Wednesday, June 14, 2006


I guess you could say advertising is a necessary evil, although it tends to be more evil than necessary. Case in point today. I was listening to the radio and an ad for a car dealer came on. "If we can't get you bank financing, we'll finance it ourselves. O.A.C."

Of course, O.A.C. stands for "On Approved Credit". So if the bank won't finance you, they will finance you provided you are a good credit risk. But if you are a good credit risk, the bank will probably finance you! So the only conclusions I can come to are (a) this is a scam and they don't actually finance anyone, or (b) they deal with a private lending agency that specializes in high risk credit (probably run by a guy named "Rocko" who handles collections personally).

Tuesday, June 13, 2006


I'm still wrestling with the wireless network adaptor for my new computer. Tonight I searched the Internet for information, and send an email to Linksys. Hopefully something will come up.

Bethany jumped into Hannah's room tonight, and Hannah decided to scream... so loud I was deaf in my left ear for about 5 minutes. I haven't had an experience like that since that unfortunate incident with a 410 shotgun.

On CFRA radio this morning they were interviewing "an expert on immigration" from the University of Toronto. He said that some Muslim schools in Canada are teaching curriculum that is unacceptable in Canada (hatred, etc), and that is why all curriculum used by all faith groups in their schools must be centrally monitored. He went on to say religion is hard to control, but this would be a first step. Nothing like punishing the innocent with the guilty! But of course his antipathy towards religion obviously goes a bit deeper. Get it straight guy... it wasn't fundamentalist Christians who destroyed the World Trade Center.

Saturday, June 10, 2006

Interesting Article from Ottawa Citizen

John Robson had this interesting article in the Ottawa Citizen. His style is somewhat tongue-in-cheek, but he is serious about the point he is making:

Friday, June 09, 2006

Standoff in New Caledonia

Interesting news report at about the standoff at New Caledonia.

Two factors are disturbing. First, the possibility that police officers stood around while the assault ws happening.

Second is the statement, "The most recent incident took place on June 4, when two OPP officers who were apparently new to the Caledonia standoff drove into an area that police had agreed not to enter." So apparently there is a place in Ontario where the police have decided they have no authority and no obligation to enforce the laws of Ontario. Don't get me wrong; maybe the protestors have a valid case, and maybe they don't. I expect the police to act respectfully to all parties. But the police do not have the option of abdicating their responsibility.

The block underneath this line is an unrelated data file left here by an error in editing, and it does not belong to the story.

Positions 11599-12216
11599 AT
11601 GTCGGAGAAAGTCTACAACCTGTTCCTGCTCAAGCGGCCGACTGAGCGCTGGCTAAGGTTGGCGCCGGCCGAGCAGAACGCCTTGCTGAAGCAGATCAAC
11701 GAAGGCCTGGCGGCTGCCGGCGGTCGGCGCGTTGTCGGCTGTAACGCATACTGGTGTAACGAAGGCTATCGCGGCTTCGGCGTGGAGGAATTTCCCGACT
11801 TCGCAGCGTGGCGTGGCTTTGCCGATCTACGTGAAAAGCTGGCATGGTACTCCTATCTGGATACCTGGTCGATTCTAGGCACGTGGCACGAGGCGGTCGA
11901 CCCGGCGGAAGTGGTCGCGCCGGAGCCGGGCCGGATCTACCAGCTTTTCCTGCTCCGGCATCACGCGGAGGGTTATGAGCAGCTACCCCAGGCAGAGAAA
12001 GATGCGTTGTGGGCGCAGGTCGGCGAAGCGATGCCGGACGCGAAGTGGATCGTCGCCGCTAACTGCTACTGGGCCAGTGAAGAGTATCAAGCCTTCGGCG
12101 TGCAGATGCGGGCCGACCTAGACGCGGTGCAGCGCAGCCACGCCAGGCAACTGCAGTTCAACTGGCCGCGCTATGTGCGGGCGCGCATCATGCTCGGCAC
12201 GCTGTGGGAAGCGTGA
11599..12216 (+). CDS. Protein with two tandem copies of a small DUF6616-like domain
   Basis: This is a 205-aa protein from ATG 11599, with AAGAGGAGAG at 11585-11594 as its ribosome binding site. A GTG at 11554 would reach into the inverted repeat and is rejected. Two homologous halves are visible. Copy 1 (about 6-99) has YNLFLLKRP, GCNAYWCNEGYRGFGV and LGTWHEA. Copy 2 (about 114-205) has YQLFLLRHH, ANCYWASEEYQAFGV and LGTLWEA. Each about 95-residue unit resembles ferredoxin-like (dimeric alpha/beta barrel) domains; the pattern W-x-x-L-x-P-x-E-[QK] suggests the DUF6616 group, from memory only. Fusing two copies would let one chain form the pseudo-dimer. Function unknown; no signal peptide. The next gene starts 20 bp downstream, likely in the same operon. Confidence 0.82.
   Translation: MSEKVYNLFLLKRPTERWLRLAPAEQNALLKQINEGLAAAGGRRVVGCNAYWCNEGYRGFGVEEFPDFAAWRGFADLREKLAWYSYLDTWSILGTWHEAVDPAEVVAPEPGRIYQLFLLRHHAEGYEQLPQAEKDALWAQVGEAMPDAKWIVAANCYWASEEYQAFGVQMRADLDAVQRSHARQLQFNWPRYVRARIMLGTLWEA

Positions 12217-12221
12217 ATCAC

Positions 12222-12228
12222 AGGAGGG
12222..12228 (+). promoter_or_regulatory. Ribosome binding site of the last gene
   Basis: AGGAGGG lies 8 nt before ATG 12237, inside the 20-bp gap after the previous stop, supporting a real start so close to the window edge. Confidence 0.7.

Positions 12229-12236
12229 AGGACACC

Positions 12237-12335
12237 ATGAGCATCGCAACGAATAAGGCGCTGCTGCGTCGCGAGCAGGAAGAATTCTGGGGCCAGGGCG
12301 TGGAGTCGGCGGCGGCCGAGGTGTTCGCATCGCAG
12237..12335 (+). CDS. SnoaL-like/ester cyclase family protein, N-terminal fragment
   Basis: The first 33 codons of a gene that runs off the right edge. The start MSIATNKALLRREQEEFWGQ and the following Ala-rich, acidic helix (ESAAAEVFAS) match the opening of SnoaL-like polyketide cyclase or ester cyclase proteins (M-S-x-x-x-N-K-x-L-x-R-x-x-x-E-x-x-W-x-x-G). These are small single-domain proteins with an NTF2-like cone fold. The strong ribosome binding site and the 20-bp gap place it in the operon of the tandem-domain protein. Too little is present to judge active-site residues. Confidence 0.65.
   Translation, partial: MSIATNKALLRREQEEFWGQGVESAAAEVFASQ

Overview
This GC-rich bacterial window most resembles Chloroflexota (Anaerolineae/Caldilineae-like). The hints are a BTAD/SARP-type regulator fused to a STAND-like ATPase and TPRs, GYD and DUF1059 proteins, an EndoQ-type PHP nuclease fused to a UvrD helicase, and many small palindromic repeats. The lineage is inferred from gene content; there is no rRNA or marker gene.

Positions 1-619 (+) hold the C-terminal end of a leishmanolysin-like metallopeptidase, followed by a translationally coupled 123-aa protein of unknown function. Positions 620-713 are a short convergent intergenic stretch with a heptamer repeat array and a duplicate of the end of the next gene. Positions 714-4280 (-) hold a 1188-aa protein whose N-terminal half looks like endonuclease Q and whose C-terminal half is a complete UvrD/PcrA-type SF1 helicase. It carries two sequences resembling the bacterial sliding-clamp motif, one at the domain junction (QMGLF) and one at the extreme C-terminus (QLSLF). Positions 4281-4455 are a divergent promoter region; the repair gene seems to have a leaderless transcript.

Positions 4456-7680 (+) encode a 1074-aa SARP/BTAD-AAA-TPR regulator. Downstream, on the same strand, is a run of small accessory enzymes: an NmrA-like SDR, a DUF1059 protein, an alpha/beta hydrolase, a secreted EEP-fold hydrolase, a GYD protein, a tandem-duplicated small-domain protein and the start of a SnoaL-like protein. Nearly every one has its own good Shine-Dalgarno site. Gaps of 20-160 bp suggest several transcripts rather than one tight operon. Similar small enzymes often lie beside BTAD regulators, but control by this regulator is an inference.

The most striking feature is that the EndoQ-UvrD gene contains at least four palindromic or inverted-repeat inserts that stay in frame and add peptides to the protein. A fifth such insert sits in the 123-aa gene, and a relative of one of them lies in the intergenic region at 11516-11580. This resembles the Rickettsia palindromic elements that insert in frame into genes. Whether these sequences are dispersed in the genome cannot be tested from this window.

Let me give an illustration. What would happen if I decide the police do not have the right to set foot on my land. I can assault people on my land, steal or do whatever I want. And then I issue an ultimatum to the police that if they dare to set foot on my land I will become violent and several hundred of my friends will show up to become violent. A judge tells me to stop blocking the traffic that runs down the street in front of my house, but I don't bother complying. Do the police have the option of just letting me be, so as not to provoke me? Will the Attorney General of the province ignore a court order? Not a chance. The tactical squad will be there within 30 minutes and snipers will be on the roofs. So why is it different for natives? Again, this has nothing to do with the strength or weakness of their case. It simply a matter of law.

Thursday, June 08, 2006

Strategy Page

The Strategy Page is one of my favourite web sites. Have a look at this amazing picture of a B-52 doing a low flyby on an American carrier:

Interestingly, yesterday they predicted al-Zarqawi would be betrayed by some of his own followers for his increasingly violent statements about his fellow Muslims. And this morning came the news that he was finally killed.

A Funny Thing Happened on the Way to Work

Across the street from where I work is the Brookstreet Hotel. It’s one of the finest hotels in Ottawa. It is also the location for the 2006 meeting of the Bilderberg Group. The Bilderberg Group annually invites 130 people to their conference. The sessions are private, and all attendees are sworn to secrecy. Those who believe in conspiracy theories think the Bilderberg Group runs the world. Those who are naïve think 130 of the most influential politicians and financial figures just get together to share a few drinks and tell stories.

The whole hotel is booked. Barricades are up, police are on hand, private security is visible and the press are staked out. And it’s all on the road I have to drive down to get to work. Thankfully the protestors haven’t showed up yet (anti-free trader, anarchists, socialists, communists, Marxist-Leninists, and other nut bars). Things really get going tomorrow. I hope nobody decides my car needs to get torched for the greater good of The Cause.

Tuesday, June 06, 2006

New Job

I've been on my new job for a little over a month. I'm learning a lot each day. Today I sat in on a meeting of hardware managers, and in 1.5 hours doubled my knowledge of hardware design issues (which admittedly wasn't difficult since by training I'm a software guy).

On a related issue, I'm really grateful for the benefits program at work. In the last month we've had 3 dentist visits, 1 prescription, 1 eye exam and a new pair of glasses for me. All this would have come out to about $800 without the benefits program. Interestingly, our company President told us it costs about 16% of salary to offer a comprehensive benefits program in Canada, but about 35% in the United States (due to additional medical costs).